DCSIMG

Not quite the same old story

JUST LIKE TOMORROW

By Faza Gune, translated by Sarah Adams

Chatto & Windus, 224pp, 5.99

FAZA GUNE'S SLIM BUT INSPIRED first novel - a hit in France - opens with a glossary. In it, we learn that the phrase kif-kif - the book's original title is Kiffe Kiffe Demain - is Arabic for "same old, same old" or "it's all the same". The saying is also a refrain of the book's charmingly sourpuss narrator, Doria, a 15-year-old Muslim girl living in a housing scheme outside Paris.

Doria has plenty of cause to be bitter. Her father, frustrated by his wife's failure to produce a son, has returned to Morocco in search of a new bride. To make ends meet, Doria's illiterate mother, Yasmina, cleans rooms at a motel where, in the words of her daughter, she flushes "the toilet after rich folks, all to be paid three times zero" and her supervisor never bothers to learn her real name. "It must really give Monsieur Winner a charge to call all the Arabs 'Fatma', all the blacks 'Mamadou' and all the Chinese 'Ping-Pong'," Doria says. "Pretty freaking lame." As Doria assesses the lives of her neighbours in the scheme, she sees little evidence of success gained by means other than lottery tickets and crime.

Gune, who is of Algerian descent and wrote the book while in her teens, knows her material. She grew up in a housing scheme in Pantin, outside Paris. French readers' attempts to understand last year's riots in such heavily Muslim suburbs boosted her sales, but the novel isn't just a political tract. What makes it appealing is its sharply drawn profile of a precocious adolescent.

In Sarah Adams's colloquial translation, the narrator's scorn extends to areas unrelated to the socio-cultural circumstances of her family. A state-appointed shrink smells like "anti-lice shampoo". A classmate enlisted to help Doria with her homework is a "fat loser". A social worker has a "scary voice, the kind of voice you can imagine saying: 'I am Death! Follow me, it's your time!'". In this way and others - her propensity to daydream about Hollywood stars, her obsession with acne and breast size, her aversion to phoniness and unctuousness in others - Doria is a typical teen. Occasionally, her carping evokes Catcher in the Rye's Holden Caulfield. "I've had enough of school," she announces. "It gets on my nerves and I don't talk to anybody. Really, there are only two people I can talk to for real anywhere."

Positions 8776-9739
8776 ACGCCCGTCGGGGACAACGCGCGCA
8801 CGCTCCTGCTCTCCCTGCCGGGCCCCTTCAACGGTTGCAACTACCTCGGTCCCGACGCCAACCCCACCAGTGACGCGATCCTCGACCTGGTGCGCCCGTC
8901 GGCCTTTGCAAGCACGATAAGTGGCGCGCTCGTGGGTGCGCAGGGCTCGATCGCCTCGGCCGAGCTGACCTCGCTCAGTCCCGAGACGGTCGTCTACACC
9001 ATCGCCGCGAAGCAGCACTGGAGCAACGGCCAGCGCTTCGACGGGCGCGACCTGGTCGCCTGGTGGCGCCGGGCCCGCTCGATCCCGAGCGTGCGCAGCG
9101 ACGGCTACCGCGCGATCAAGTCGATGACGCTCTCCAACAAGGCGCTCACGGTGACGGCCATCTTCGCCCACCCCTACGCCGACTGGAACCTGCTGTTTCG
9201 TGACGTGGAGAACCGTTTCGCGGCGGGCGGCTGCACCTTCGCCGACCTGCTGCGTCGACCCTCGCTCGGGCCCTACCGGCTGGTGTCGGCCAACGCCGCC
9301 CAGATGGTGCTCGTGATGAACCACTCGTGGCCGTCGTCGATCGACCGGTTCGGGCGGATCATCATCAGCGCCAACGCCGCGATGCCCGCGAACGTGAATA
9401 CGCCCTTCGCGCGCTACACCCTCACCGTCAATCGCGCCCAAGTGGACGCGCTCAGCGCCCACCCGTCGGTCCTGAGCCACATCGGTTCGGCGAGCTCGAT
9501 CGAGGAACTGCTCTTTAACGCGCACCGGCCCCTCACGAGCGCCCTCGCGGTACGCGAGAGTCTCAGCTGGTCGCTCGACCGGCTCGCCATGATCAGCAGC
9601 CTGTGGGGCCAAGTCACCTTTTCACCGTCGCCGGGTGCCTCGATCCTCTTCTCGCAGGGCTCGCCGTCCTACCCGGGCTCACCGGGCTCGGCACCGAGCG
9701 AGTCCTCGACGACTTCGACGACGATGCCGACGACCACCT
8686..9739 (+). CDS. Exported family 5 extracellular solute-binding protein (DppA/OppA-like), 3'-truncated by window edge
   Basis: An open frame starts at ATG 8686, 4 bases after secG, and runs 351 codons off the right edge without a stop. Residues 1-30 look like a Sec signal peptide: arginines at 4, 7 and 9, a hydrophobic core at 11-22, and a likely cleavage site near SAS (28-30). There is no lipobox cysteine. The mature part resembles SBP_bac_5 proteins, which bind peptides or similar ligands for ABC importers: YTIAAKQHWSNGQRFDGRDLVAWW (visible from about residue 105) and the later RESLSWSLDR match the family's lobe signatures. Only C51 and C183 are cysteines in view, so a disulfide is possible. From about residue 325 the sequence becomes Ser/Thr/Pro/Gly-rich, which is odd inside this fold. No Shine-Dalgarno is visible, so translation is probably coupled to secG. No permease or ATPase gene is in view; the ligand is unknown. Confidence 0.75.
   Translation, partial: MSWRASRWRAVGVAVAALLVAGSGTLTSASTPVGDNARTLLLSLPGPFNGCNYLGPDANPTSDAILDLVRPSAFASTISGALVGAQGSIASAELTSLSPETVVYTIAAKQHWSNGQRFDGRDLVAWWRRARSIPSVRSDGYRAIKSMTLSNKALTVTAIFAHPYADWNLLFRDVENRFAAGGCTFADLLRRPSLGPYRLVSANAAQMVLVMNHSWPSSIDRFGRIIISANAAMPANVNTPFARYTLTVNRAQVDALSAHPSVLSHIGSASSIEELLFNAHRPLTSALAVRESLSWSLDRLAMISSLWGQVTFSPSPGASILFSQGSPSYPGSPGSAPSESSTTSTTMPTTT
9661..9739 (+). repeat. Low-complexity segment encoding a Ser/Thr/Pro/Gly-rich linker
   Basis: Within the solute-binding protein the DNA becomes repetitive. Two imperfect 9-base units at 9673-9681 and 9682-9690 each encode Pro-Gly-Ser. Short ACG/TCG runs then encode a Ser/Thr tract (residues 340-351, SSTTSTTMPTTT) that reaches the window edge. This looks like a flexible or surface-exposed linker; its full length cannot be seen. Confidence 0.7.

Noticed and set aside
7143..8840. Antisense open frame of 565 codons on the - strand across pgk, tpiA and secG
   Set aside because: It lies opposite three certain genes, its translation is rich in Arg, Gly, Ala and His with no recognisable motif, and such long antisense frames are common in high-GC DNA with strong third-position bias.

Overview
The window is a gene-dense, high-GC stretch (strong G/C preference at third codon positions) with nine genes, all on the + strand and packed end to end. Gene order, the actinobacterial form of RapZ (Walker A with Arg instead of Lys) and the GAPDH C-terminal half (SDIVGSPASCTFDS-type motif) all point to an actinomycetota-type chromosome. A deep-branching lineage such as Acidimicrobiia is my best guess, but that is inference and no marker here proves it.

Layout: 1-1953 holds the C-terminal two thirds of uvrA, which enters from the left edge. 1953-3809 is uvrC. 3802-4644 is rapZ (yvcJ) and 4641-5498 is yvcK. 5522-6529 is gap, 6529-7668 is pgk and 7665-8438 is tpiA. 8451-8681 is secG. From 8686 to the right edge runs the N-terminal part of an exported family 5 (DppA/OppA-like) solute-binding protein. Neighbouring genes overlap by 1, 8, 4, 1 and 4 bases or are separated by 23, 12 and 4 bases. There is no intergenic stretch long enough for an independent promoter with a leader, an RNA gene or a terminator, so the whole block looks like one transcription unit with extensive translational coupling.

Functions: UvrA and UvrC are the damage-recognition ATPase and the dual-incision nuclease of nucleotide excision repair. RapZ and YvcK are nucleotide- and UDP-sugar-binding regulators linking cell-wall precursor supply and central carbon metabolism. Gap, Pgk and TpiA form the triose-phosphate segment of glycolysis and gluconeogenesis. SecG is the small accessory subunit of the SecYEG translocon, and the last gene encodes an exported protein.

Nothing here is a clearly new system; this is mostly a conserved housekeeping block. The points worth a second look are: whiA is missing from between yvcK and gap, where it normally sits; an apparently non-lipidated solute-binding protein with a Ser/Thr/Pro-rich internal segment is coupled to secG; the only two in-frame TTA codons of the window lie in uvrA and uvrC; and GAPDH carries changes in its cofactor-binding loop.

Gune's slang expressions, paired with the use of the present tense, occasionally make this read more like a series of adolescent diary entries than a novel. Yet her dry wit elevates the book above juvenilia. "He's always high and I think maybe that's why I like him," Doria says of a much older, Rimbaud-spouting drug dealer on whom she harbours a crush. A family friend's husband who spends half the year in Algeria with his second wife and the other half in France with his first, "knew how to hit the right balance, rein himself in. He does it part-time." Riffing on the Arabic phrase "inshallah", or "God willing", Doria remarks, "But, thing is, you can't ever know if God's willing or not."

There are even hints of poetry. "Outside, it was grey like the colour of our building's concrete and it was drizzling in very fine drops, as if God were spitting on all of us," Gune writes. Perhaps the most startling aspect of Just Like Tomorrow is its heroine's voluminous knowledge of US popular culture, particularly the schlocky programmes she watches on French TV, including Wheel of Fortune and The Price Is Right. As Doria says: "If they cut off our TV like they did with the phone, it will be too much. It's all I have."

By the novel's end, Doria has begun to see that reality has far more to offer her than any hokey set-up on her TV screen: a new school; a new job for her mother; even a first boyfriend, who inspires the pun that informs the book's title. According to the glossary, the French verb "kiffer" means, more or less, "to be really crazy about something". As she begins to enjoy at least some elements of her existence, Doria's refrain changes, too - from bitter to hopeful, and also from Arabic to French. It's unclear whether this means she's become better disposed toward France. Either way, as Doria stops lamenting and starts living, the reader can't help cheering.

Faza Gune is at the Edinburgh International Book Festival on Sunday 20 August.

 
 
 

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